Last Sunday Jesus asked James and John a question: “What do you wish me to do for you?” In response, they asked for seats at his right and his left when he comes in glory. Jesus had just finished telling the disciples that he was to go to Jerusalem where he would suffer and die before rising on the third day. In response to news of Jesus’ impending death, James and John ask for seats of glory. (It is worth pointing out that the other ten disciples are no better.
The gospel tells us that “they became indignant at James and John,” for they wanted these seats themselves!) This story provides another example of how the disciples do not understand what it means to follow Jesus “on the way.” This is the way of discipleship; this is the way of the cross; this is the way of service and sacrifice. He tries to teach them that it is about dying to oneself, about becoming the least, and choosing to be the servant of all, but they do not understand.
They also do not understand that following “the way” of dying to self, of becoming the least, and choosing to be the servant of all, means that they will have to trust that these sacrifices, on their part, will not lead to diminishment, but to a fulfilled life. This is something that they struggle to “see.” They find it difficult to put their trust in Jesus.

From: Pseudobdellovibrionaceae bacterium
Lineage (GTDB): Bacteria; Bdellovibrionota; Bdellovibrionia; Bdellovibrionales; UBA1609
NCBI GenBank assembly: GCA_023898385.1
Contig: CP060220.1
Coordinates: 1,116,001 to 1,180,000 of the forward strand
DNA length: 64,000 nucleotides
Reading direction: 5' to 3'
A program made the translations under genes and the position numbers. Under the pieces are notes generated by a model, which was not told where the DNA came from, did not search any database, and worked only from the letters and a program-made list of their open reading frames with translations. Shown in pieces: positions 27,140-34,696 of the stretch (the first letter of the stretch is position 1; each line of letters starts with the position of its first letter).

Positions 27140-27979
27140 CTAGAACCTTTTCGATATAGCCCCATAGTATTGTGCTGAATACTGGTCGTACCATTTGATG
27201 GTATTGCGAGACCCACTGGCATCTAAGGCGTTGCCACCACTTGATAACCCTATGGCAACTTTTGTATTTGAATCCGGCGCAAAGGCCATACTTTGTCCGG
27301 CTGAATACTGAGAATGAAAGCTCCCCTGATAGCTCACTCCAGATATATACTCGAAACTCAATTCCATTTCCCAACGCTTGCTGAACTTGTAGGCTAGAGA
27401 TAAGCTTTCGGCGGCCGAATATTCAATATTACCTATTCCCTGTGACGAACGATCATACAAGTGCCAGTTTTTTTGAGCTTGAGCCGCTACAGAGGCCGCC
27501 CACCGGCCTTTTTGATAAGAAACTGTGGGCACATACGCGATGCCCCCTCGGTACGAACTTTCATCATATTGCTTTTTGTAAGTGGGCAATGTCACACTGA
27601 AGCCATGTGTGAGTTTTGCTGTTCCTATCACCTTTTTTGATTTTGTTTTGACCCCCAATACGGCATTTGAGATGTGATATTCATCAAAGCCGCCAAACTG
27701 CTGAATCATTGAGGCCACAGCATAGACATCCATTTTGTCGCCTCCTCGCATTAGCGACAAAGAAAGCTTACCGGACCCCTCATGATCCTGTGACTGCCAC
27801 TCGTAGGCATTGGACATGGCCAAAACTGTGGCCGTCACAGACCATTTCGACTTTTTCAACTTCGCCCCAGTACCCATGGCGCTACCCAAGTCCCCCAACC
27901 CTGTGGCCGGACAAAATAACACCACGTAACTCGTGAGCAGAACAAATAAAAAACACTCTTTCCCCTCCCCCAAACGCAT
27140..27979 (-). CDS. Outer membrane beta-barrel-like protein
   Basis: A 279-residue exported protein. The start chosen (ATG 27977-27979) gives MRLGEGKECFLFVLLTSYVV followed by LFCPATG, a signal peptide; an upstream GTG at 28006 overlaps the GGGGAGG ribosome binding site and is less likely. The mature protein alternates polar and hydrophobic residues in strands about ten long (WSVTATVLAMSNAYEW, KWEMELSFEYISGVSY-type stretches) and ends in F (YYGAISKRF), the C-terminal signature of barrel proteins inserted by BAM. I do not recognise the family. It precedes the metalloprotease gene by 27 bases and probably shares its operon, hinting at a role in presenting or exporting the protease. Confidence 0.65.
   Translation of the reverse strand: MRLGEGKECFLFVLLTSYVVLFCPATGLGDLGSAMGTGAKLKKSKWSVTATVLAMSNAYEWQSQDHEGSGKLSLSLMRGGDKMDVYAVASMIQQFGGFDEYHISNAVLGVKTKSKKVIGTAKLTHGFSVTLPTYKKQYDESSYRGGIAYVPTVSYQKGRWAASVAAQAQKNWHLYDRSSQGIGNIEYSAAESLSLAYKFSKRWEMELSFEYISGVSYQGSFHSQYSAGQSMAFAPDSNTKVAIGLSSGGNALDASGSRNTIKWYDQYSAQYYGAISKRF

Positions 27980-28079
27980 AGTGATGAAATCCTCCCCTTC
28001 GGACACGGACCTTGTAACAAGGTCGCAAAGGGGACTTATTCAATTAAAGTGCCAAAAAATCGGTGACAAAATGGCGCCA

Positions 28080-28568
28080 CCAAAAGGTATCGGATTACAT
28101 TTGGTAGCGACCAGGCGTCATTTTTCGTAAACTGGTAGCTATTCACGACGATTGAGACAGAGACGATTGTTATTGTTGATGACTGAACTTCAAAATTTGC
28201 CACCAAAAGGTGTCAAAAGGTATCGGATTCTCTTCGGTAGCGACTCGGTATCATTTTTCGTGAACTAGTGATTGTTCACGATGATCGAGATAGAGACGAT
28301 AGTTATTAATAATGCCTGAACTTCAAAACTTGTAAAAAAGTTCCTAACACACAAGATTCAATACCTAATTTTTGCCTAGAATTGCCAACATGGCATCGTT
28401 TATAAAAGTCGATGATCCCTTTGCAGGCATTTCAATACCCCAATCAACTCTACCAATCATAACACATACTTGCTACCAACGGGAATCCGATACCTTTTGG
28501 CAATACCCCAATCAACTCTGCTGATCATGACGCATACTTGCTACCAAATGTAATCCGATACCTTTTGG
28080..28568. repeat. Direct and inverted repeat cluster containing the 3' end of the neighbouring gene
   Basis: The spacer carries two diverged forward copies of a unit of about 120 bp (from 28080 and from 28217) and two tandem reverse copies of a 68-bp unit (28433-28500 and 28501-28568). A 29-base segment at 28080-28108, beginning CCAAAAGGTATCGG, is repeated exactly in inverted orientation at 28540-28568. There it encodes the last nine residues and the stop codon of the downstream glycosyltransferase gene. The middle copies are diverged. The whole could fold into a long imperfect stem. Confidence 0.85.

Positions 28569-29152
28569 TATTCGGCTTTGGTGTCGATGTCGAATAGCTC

The gospel story today picks up from last Sunday. Interestingly, as Jesus encounters the blind man, Bartimaeus, Jesus asks a similar question to the one he asked James and John: “What do you want me to do for you?” In contrast to the disciples, this blind man does not ask for glory, but for sight. In Mark’s gospel seeing is, of course, an image for having faith and trust in Jesus. Jesus is moved by the response of this rather insignificant person: “Go on your way; your faith has saved you.” Jesus recognizes that this man trusts in him in the way the disciples do not. In fact, Mark as the narrator of the gospel tells us that this man is INDEED A TRUE DISCIPLE because he ends the story by saying that Bartimaeus “followed him on the way.”
As we continue to reflect on this gospel passage, we might ponder what answer we would give if Jesus asked: “What do you want me to do for you?” Would we blindly ask for the wealth and comfort of a material life in which we can place our trust, or might we have insight, asking for an increase in faith in Jesus and his way of service and sacrifice? In light of our choices, would Mark write about us: “And he/she followed him on the way?”